suffered severely, especially Companies G and K. Captain Henry, of Company G, the senior captain present with us, was shot in the foot and so severely wounded as to be forced to leave the field. Captain H. J. Long was shot through the arm, but remained with his company. These two companies were at length pushed into the lines on their left under a most galling fire, and after about an hour the enemy's fire upon this flank was almost silenced. These two companies alone lost 5 killed and 28 wounded. Too much credit can hardly be awarded to the men for their steadiness, and Captain Long, of Company K, and Lieutenant Abercrombie, of Company G, who commanded his company after Captain Henry was wounded, for their courage and good just judgment in handing their men. Captain Long concealed the fact of his having been wounded from me until we had returned to our place of bivouac at night. The right wing of this regiment was under the charge of Captain Weston, of Company F, and the regiment was commanded by Captain Little, of Company A, after the charge of the brigade devolved upon me. Both these officers deserve especial mention for their good conduct. Lieutenant Sammis, commanding Company E, was wounded severely in the face while on the line.
The entire loss of the One hundred and twenty-seventh was 8 killed and 51 wounded; total, 59.
The skirmish brigade remained in its advanced position until the reserves fell back, when, at about 2. 30 p. m., we were ordered to retire, and buried our dead before we began falling back. When about three quarters of a mile from our entrenchments the rebels attacked the reserves upon our left flank, and a fight ensued, lasting until dark. During this fight our skirmish line was formed into line of battle in one ran, and formed the right of the general line. The rebels felt of us but once, when they advanced a small skirmishers party against our center. We waited until they came fairly in view, when a few well directed shots caused them to retire. After the troops withdrew from the field, we came in, covering their march. The One hundred and fifty-seventh New York Volunteers formed the rear guard on this movement.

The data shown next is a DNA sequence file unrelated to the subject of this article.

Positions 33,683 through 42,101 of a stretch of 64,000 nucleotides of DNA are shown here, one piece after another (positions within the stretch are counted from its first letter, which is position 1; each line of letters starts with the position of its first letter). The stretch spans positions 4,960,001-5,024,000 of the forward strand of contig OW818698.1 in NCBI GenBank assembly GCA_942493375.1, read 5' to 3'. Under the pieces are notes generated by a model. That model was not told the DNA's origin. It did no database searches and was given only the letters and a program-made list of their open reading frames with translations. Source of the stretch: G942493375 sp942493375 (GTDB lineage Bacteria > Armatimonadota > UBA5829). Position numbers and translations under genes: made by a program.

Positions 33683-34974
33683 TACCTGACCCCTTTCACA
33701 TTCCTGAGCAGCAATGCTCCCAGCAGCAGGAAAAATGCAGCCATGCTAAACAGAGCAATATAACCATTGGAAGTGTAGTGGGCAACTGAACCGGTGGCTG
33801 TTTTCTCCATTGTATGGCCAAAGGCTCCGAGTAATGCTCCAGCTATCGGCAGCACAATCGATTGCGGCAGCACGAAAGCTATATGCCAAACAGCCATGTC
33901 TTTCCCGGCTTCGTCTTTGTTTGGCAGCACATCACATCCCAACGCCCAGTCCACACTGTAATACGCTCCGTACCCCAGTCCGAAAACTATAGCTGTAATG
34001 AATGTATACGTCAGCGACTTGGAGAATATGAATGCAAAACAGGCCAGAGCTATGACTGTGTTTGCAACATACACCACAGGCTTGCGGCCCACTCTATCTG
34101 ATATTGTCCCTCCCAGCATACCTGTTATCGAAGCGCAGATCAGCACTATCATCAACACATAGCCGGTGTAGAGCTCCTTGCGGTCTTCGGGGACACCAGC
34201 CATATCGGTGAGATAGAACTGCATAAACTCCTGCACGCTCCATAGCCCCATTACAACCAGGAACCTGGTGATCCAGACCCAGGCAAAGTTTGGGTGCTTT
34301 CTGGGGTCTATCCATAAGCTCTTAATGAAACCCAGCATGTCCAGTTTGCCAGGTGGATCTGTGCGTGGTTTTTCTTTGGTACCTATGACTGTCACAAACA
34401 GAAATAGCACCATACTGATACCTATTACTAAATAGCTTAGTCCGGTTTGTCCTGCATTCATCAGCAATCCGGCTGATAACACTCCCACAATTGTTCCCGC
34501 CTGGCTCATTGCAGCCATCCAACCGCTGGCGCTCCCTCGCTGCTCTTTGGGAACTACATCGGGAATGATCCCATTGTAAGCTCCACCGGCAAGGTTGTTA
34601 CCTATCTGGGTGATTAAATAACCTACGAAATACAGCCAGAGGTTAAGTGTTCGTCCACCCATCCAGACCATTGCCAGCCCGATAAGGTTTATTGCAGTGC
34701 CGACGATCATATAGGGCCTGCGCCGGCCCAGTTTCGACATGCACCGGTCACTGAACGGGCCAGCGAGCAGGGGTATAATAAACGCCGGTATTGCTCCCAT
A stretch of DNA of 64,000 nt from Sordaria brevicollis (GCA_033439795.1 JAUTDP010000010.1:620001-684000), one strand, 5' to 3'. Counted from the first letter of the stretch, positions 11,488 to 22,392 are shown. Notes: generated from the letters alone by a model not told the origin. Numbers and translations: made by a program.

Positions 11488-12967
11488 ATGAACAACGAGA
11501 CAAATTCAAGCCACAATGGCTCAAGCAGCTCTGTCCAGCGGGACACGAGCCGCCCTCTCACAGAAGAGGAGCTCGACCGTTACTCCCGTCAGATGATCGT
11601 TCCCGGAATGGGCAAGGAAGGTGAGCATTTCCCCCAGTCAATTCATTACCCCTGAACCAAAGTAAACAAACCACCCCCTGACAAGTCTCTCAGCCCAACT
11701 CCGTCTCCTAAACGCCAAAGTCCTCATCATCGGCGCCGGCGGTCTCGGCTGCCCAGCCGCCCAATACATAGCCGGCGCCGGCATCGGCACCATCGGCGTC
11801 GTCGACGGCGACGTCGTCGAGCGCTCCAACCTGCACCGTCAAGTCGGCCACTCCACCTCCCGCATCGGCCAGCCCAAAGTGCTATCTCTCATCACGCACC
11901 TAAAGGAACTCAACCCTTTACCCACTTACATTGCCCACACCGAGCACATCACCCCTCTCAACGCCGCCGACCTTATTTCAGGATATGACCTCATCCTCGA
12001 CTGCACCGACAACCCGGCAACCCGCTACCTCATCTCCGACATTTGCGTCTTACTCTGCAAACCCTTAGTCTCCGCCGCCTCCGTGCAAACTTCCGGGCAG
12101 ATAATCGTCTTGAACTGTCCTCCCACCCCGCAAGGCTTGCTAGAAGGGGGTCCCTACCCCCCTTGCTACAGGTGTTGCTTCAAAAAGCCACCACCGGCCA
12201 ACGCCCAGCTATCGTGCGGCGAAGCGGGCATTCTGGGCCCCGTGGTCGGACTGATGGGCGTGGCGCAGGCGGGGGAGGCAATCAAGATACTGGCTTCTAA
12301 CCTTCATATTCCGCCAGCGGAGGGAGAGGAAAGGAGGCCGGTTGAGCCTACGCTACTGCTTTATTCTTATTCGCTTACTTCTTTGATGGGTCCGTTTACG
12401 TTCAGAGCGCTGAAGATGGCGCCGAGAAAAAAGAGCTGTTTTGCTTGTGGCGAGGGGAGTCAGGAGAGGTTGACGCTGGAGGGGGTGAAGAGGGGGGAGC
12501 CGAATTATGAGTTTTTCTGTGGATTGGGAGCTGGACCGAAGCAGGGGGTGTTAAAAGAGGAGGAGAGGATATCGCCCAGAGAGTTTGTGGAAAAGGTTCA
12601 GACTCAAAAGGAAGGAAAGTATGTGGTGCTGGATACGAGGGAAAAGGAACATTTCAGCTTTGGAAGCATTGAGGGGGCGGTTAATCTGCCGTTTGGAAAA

In closing this report I wish to recognize the valuable services of Lieutenant Man, of the Twenty-sixth U. S. Colored Troops, acting aide-de-camp to Colonel Stillman, who brought me the tidings of the colonel's would and remained with me until we had returned to the entrenchments; also, the services of Lieutenant W. L. Conant, of Company F, One hundred and twenty-seventh New York Volunteers, and Lieutenant W. H. Dodge, our regimental quartermaster. These three officers acted as my aides-de-camp after I assumed command of the brigade. They carried orders with coolness and precision, and evidenced sound judgment and high personal courage in and equal degree.
I am, very respectfully, your obedient servant,
STEWART L. WOODFORD,
Lieutenant-Colonel 127th New York Volunteers.
Actg. Asst. Adjt. General, Coast Division, Department of the South.
Numbers 2. Report of Major General Samuel Jones, C. S. Army, commanding District of South Carolina, including operations December 5-31.
CHARLESTON, January 11, 1865.
COLONEL: The report of operations of the troops under my command in the late campaign ending in the evacuation of Savannah, called for